What influenced your decision to become a chef?
I believe it started when I was young, I watched and help my mother often. She made everything; cake, cookies and I would say nearly every night she made dessert. The other memory that comes to mind was my aunty gave me a toy for Christmas, "Fred" from Home Pride, an English flour company. It was a man with a top hat, the hat was a sieve and head was the bowl and he held a spoon and rolling pin. He came with a recipe book and I cooked most days from the book and knew from a young age school was not for me and cooking was. Only a few years ago I purchased again my vintage English toy for my kitchen bench.
Your first kitchen job?
In a small country town. I had all the standard jobs of peeling vegetables and washing dishes.
What restaurants did you do your apprenticeship at and what made you think it was for you?
I was offered my apprentice at International Hotel in Canberra when I was16. At the hotel they had a bistro, restaurant, breakfast and functions so I was able to learn all aspects of cooking.
I have travelled the world, made Newcastle my home and worked very hard from having nothing when we started the bistro to having our own restaurant and pub and catering business.Jacqueline Brown
In 2005 you won the Josephine Pignolet Best Young Chef Award. Where were you working then and what were your goals?
I was working at the time at Sean’s Panaroma as sous chef to Sean. It is funny, I was doing some spring cleaning and found the article from the Sydney Morning Herald that was printed just after receiving the Josephine Pignolet award. I said what my goals for the future were: “I have a vision for the future of a 50- to 60-seater with Italian influences, lots of seasonal produce and not too expensive. I don't want anything too fancy, just a nice relaxing place where people can come in and enjoy good food."
You’ve worked at top venues including Sean’s Panorama (Sydney) and River Café (London) and met your chef husband at Quay. What made you return to Newcastle to start your own venues?
I always felt Sydney was my home and didn’t ever want to leave. But working overseas for two to three years I was persuaded by my husband Tom to move to Newcastle (his hometown). After visiting Newcastle for five days I felt the local people I met were so friendly so welcoming. We made the decision to buy our first house here and call it home.
You’ve run a bowlo bistro, a few versions of Sprout (now upstairs at your pub The Crown & Anchor). What has been the most challenging aspect of running venues?
I have always enjoyed a challenge! But the most challenging aspects that have affected me over the years would be the skilled staff shortage in the industry. Online reviews have challenged me as a business owner and even sometimes personally. In an industry where you work hard and long hours things don’t always go right and it is hard to accept guests don’t say anything at the time but can let loose online. It has made me question sometimes why I do what I do. The city in itself has been challenging over the past two years with all the disruption in town.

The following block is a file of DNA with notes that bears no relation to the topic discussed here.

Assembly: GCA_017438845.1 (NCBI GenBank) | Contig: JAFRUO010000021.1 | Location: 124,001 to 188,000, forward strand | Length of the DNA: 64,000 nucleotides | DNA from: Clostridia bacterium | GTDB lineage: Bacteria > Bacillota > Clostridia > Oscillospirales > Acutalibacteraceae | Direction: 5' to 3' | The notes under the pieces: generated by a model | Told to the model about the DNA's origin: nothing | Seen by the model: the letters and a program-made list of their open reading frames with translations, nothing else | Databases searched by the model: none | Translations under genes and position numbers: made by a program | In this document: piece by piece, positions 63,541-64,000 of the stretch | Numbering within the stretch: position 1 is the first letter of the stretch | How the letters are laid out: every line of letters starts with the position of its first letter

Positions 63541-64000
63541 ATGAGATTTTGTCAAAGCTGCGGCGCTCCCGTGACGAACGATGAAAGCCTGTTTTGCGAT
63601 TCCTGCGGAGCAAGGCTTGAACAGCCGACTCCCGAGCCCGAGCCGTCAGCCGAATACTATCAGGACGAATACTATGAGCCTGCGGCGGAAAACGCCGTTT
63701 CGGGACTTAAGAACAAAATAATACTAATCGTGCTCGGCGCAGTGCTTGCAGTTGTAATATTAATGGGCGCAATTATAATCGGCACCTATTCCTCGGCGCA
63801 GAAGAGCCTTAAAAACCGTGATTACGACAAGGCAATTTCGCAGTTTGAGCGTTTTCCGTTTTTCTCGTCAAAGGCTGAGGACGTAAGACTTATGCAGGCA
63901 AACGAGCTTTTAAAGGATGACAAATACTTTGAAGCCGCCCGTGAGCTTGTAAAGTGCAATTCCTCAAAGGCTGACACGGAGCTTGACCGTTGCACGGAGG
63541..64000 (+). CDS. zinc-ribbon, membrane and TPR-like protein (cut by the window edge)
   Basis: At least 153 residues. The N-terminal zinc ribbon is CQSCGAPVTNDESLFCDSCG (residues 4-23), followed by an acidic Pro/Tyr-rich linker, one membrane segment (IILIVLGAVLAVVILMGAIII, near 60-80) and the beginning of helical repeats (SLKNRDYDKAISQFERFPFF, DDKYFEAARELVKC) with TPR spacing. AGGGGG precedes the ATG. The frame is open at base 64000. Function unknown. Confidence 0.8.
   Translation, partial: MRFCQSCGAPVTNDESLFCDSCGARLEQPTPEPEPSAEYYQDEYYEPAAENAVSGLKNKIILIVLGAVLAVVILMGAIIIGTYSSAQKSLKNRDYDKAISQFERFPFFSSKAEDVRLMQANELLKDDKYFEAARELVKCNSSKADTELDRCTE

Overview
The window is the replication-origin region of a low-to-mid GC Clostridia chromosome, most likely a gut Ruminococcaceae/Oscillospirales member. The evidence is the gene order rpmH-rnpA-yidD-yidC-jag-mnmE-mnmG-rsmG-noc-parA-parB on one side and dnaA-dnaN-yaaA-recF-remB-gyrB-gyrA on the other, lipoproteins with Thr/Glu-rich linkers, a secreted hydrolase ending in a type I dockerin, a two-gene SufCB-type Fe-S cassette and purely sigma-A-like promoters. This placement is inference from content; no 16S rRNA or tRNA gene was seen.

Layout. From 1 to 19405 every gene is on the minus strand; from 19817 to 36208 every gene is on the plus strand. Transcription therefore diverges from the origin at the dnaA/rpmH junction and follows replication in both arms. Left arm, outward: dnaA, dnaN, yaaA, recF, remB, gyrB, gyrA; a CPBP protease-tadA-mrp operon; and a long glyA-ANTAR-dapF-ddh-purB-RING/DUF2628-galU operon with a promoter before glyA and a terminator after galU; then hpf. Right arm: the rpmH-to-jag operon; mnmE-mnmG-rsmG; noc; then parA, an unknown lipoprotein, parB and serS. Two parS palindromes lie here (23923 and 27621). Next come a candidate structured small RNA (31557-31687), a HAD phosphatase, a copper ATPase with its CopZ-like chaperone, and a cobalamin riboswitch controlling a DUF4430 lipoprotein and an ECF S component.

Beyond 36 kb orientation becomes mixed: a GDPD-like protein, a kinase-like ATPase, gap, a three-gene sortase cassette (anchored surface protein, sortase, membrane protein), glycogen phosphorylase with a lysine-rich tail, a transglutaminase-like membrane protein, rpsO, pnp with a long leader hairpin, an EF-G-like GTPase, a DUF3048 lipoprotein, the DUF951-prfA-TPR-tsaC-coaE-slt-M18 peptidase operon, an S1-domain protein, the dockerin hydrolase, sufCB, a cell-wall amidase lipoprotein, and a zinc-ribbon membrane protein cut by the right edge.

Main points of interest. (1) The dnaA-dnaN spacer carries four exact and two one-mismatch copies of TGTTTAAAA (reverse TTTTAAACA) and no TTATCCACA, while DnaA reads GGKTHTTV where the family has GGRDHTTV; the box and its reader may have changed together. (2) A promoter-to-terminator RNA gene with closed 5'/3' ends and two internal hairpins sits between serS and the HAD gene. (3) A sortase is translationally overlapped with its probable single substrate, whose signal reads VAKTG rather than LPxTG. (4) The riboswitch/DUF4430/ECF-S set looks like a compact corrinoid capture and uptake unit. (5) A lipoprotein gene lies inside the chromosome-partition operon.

Most rewarding aspect?
For myself it is I have travelled the world, made Newcastle my home and worked very hard from having nothing when we started the bistro to having our own restaurant and pub and catering business. But not forgetting my beautiful family!
Food trends and venues come and go. What’s the secret to lasting in a notoriously tough industry?
I have always believed in cooking fresh seasonal produce and good price point.
You have the contract to cater for weddings and functions at Tocal Homestead. What does your average weekend entail?
My life most of the time never seems to stop. The weekend they are the busiest time. Wedding season we would have weddings Friday and Saturday at Tocal and sometimes Sundays. But this is just part of the weekend as we also caterer wedding and parties anywhere and most Saturday we have three to five weddings on one day.
How hard is it to keep healthy when, particularly as an apprentice, you are so under the pump?
For an apprentice it is a very big life change to go from Monday to Friday school days to working weekend and nights. I don't know if a lot of young staff these days are prepared for it; the kitchen is a very physical job. You are on your feet all day, hot and busy. There is no sitting down, it's just go, go, go. It is an industry where you really need to spend time out of work de-stressing.
How would you describe Newcastle’s food scene?
It has evolved so much over the past 10 years and I am looking forward to the east end project and the whole vision of Newcastle city coming together.
What do you think it needs more or less of?
Maybe just one more cafe in Broadmeadow! I will be opening one soon.
Your Last Supper?
Sitting in the hills of Sardinia eating fresh pasta and salad and bottles of Italian wine!